File this one under the heading of “Another Windows war story.” It dwells on strange shenanigans, and lessons learned, in switching over from an old, familiar, and reasonably stable desktop to a newer and snappier, almost unknown, and possibly stable replacement desktop. My biggest reason for making the switch comes from increasing use of virtualization, where 4 GB of RAM just doesn’t cut it any more. And then, too, there’s always the chance to get a bigger, faster, more powerful machine any time you make such a move.
Right now, I’m almost through migrating from my three-year old production PC (Gigabyte X38-DQ6 mobo, QX-9650 quad-core CPU, Windows 7 Ultimate x86, Intel 80GB SSD, and 4 GB RAM) to my year-old former test machine (Asus P6X58D-E mobo, i7 930 CPU, Windows 7 Professional x64, OCZ Vertex 3 SSD, and 24 GB RAM). I had overclocked the test machine to see how fast I could push the i7 930 Bloomfield processor it contains. Rated at 2.8 GHz, I got it to 3.8 GHz with what I thought was a reasonable degree of stability, and pushed the 667 Mhz memory to 800 MHz without any signs of instability as well.
But alas, those conditions persisted only until I switched the machine from test to production duty, and really started hammering away at it. And of course, I started hanging the typical plethora of peripherals most production machines tend to acquire (and with which very few test systems must ever contend): two 27″ monitors, a laser printer, USB keyboard and mouse, USB media card reader, 2 USB external drives (1 USB2, the other USB3), 2 eSATA external drives along with two more internal 1 TB+ conventional hard disks, and a high-end Axiom audio output rig to my speakers.
I also doubled up the memory in the unit–this mobo uses tri-bank memory, so I’d inserted 3×4 GB DIMMs for 12 GB of total RAM for testing. Another trio of the same memory modules (G.Skill F3-12800C19-4GBRL units that run 9-9-9-25-34 at 667 MHz) brought the total RAM configuration up to 24 GB, now running quite nicely on my new production desktop. Here’s a snap of CPU Monitor showing the new clocking and memory size:
On Sunday morning, when I sat down to the machine to search out and install Samsung’s own latest driver for its ML-2851ND laser printer it started shutting down on me when I’d finished my task and tested how well it was working. Because the Devices and Printers widget in Control Panel appeared to have returned to normal operation, I didn’t think it was driver-related. My suspicions that the print driver wasn’t the culprit were confirmed when (a) I succeeded in printing test and other pages without difficulty and (b) when the machine continued to shutdown and crash intermittently over the next two hours as I got into troubleshooting mode.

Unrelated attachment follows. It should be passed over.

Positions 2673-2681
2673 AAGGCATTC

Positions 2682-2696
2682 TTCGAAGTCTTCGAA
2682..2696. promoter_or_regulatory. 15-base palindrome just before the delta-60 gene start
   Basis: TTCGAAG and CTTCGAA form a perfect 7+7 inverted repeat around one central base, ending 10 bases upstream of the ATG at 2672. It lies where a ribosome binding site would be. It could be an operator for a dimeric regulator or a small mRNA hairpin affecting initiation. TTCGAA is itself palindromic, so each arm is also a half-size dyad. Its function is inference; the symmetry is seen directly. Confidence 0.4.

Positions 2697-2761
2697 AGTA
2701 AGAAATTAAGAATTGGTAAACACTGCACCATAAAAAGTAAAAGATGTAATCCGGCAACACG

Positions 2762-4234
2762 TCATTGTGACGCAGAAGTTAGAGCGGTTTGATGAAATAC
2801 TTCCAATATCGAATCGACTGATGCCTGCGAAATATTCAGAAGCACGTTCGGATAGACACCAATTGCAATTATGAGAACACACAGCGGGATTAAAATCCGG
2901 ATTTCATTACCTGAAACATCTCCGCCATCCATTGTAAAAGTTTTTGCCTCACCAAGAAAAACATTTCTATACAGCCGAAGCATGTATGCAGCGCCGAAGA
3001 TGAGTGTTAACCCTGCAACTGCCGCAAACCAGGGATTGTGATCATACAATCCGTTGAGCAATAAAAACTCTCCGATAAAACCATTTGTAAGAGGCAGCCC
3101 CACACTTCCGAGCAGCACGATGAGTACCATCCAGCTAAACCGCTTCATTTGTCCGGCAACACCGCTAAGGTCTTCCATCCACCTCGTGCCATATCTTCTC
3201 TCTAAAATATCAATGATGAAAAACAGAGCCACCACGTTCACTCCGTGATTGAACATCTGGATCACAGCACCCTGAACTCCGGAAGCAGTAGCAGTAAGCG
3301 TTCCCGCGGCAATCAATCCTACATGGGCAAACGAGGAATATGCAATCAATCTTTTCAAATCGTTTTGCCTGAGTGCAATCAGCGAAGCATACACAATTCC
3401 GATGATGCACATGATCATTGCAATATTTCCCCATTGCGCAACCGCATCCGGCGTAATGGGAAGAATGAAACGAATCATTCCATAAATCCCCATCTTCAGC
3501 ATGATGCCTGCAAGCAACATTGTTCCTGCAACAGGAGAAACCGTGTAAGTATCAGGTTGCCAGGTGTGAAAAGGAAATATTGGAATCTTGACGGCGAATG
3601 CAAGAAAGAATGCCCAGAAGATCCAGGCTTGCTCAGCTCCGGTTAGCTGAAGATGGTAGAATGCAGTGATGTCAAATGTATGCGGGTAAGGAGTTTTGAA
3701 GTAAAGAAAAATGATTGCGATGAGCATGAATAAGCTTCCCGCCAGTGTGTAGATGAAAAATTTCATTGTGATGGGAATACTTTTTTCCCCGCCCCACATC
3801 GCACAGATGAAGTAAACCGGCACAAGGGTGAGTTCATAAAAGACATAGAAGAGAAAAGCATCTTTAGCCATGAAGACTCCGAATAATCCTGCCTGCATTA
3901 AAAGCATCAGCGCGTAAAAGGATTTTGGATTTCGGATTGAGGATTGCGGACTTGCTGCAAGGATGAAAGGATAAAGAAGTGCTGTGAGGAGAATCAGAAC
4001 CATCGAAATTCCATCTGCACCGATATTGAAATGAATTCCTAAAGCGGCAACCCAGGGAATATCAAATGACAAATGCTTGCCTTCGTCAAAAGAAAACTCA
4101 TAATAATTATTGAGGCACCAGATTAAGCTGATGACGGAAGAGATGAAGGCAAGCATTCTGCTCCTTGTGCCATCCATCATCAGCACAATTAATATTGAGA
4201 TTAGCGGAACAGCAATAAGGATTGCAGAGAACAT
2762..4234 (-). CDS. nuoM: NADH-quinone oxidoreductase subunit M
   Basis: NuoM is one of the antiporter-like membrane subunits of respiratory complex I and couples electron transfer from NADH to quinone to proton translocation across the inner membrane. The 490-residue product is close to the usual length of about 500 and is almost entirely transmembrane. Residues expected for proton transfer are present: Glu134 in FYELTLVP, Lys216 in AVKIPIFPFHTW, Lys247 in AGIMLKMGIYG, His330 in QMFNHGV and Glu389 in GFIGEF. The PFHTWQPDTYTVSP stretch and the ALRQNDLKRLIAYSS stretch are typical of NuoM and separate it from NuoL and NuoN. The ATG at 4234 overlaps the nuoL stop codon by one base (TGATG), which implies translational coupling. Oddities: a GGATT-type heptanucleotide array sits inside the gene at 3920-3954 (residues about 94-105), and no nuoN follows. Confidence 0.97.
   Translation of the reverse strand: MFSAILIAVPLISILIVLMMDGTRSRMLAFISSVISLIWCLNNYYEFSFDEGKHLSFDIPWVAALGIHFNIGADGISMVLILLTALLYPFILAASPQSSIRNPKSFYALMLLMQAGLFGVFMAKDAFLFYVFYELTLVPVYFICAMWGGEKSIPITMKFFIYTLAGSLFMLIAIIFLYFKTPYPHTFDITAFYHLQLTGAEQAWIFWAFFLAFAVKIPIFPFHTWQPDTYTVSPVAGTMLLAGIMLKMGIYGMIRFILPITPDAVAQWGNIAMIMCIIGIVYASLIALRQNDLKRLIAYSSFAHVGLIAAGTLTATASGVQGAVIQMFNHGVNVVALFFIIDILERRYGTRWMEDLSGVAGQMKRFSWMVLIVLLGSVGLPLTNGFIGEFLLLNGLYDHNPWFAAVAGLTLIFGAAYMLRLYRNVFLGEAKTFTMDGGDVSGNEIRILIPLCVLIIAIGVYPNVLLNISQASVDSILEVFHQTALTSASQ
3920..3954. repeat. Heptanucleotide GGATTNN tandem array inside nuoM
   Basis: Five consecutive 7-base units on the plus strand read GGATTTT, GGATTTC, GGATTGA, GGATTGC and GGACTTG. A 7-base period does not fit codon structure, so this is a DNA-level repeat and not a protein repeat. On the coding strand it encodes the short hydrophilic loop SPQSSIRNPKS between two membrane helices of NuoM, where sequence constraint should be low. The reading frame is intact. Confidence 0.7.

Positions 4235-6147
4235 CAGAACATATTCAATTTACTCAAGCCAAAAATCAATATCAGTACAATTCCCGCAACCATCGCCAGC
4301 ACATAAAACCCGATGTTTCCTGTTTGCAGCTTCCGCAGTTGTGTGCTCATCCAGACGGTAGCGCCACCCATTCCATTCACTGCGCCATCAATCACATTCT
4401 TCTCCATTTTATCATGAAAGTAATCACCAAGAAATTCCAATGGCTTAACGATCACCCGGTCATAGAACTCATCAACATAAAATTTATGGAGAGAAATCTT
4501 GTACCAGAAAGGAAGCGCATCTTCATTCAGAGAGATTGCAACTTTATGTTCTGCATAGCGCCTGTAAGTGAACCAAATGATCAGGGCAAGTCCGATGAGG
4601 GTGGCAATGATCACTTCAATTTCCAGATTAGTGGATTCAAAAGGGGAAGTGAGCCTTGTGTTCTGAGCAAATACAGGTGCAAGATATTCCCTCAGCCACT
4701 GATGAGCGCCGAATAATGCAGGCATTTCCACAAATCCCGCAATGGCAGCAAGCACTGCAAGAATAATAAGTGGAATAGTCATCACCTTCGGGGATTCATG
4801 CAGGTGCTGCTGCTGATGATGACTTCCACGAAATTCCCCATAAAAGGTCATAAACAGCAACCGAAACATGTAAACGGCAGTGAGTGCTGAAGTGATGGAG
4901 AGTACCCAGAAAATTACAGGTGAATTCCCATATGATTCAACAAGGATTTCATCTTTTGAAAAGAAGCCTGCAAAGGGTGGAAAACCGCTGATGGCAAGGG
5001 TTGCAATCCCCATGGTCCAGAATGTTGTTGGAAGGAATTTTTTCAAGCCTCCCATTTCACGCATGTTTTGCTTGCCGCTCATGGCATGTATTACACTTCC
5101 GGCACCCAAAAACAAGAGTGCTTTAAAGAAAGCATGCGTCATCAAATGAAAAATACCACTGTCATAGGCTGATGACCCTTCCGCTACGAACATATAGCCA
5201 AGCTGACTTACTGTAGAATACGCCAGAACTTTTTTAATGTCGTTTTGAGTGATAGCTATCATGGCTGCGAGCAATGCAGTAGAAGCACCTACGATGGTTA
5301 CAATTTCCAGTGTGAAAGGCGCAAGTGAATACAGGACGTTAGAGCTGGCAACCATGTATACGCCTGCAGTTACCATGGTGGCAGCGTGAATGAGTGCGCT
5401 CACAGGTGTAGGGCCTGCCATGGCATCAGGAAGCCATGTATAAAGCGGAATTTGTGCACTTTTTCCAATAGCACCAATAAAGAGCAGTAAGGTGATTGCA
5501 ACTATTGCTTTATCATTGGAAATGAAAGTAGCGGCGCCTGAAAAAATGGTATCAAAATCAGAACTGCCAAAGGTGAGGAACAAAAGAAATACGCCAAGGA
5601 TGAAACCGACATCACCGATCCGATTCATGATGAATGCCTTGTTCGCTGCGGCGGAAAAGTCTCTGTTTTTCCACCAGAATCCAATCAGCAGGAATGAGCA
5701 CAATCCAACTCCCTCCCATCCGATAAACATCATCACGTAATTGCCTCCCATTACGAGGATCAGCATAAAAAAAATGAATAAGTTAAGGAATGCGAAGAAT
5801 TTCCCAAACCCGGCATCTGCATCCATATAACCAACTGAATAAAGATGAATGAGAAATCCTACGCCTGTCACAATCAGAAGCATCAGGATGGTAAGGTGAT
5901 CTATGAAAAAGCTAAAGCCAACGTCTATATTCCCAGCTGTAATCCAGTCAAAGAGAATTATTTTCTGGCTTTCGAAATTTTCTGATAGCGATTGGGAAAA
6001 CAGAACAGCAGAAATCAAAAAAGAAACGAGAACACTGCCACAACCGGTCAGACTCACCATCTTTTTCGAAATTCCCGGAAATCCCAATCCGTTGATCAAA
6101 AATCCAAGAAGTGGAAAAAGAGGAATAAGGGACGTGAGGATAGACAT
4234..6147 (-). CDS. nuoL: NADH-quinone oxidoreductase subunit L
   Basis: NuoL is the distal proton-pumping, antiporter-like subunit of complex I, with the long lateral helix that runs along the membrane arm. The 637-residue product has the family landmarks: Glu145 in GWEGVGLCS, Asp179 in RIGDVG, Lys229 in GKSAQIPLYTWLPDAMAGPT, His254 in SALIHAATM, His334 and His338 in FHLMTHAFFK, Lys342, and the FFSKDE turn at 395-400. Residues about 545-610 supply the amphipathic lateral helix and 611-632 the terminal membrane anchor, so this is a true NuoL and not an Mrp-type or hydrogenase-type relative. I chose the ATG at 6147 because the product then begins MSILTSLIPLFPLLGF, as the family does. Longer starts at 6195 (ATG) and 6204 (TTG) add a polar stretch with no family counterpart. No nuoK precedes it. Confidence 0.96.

Having seen weird behaviors in the past on Gigabyte Motherboards (in the ICH3 – ICH7 era) when all memory slots were populated, I first tried removing half the RAM to see if the system would stabilize. No joy. Next thing I did was to jump into the BIOS, turn off the overclocking for both CPU and the memory channel, and presto! Everything settled down to its usual rock-solid behavior, so I made a disk image. After installing a bunch of useful but not mission-critical utilities to give the system a workout, I realized that stability was restored. And in the 20 hours or so it’s been since I re-inserted the 3 new RAM sticks, the machine has continued to run without any serious hiccups (other than a disconnected wireless mouse transceiver that fooled me into a forced shutdown), as shown in my current Reliability Monitor graph:
Before I started migrating on 5/28, the test machine showed nothing but solid “perfect 10” performance. Once I started installing new devices and driver on 5/28 (the first big dip in the curve) I shook things up with a Windows hang, and a couple of major issues with my Dell AIO968 drivers (that printer is now happily attached to my wife’s PC upstairs, where we now use it only for printing color output). Configuring various applications — Outlook, mostly — got me dinged once, and realizing that the ML-2851ND driver I downloaded from DriverAgent was hosing my machine cost me a couple more hickeys as well.
Yesterday, I got dinged when trying to remove the old ML-2851ND driver caused a system crash, and then again when the system started spontaneous shut-downs immediately thereafter. I still have issues with the video driver for my GeForce GTX 460 shutting down right after system startup, but the PC recovers quickly and without discernible side effects, so I’m OK with waiting to identify and install a more stable driver for that graphics card.
Otherwise, returning to safe clock settings for CPU and RAM seem to have brought things to a quiet, steady level — just the way I like them. And now, the new production machine is starting to feel like a real production machine, indeed.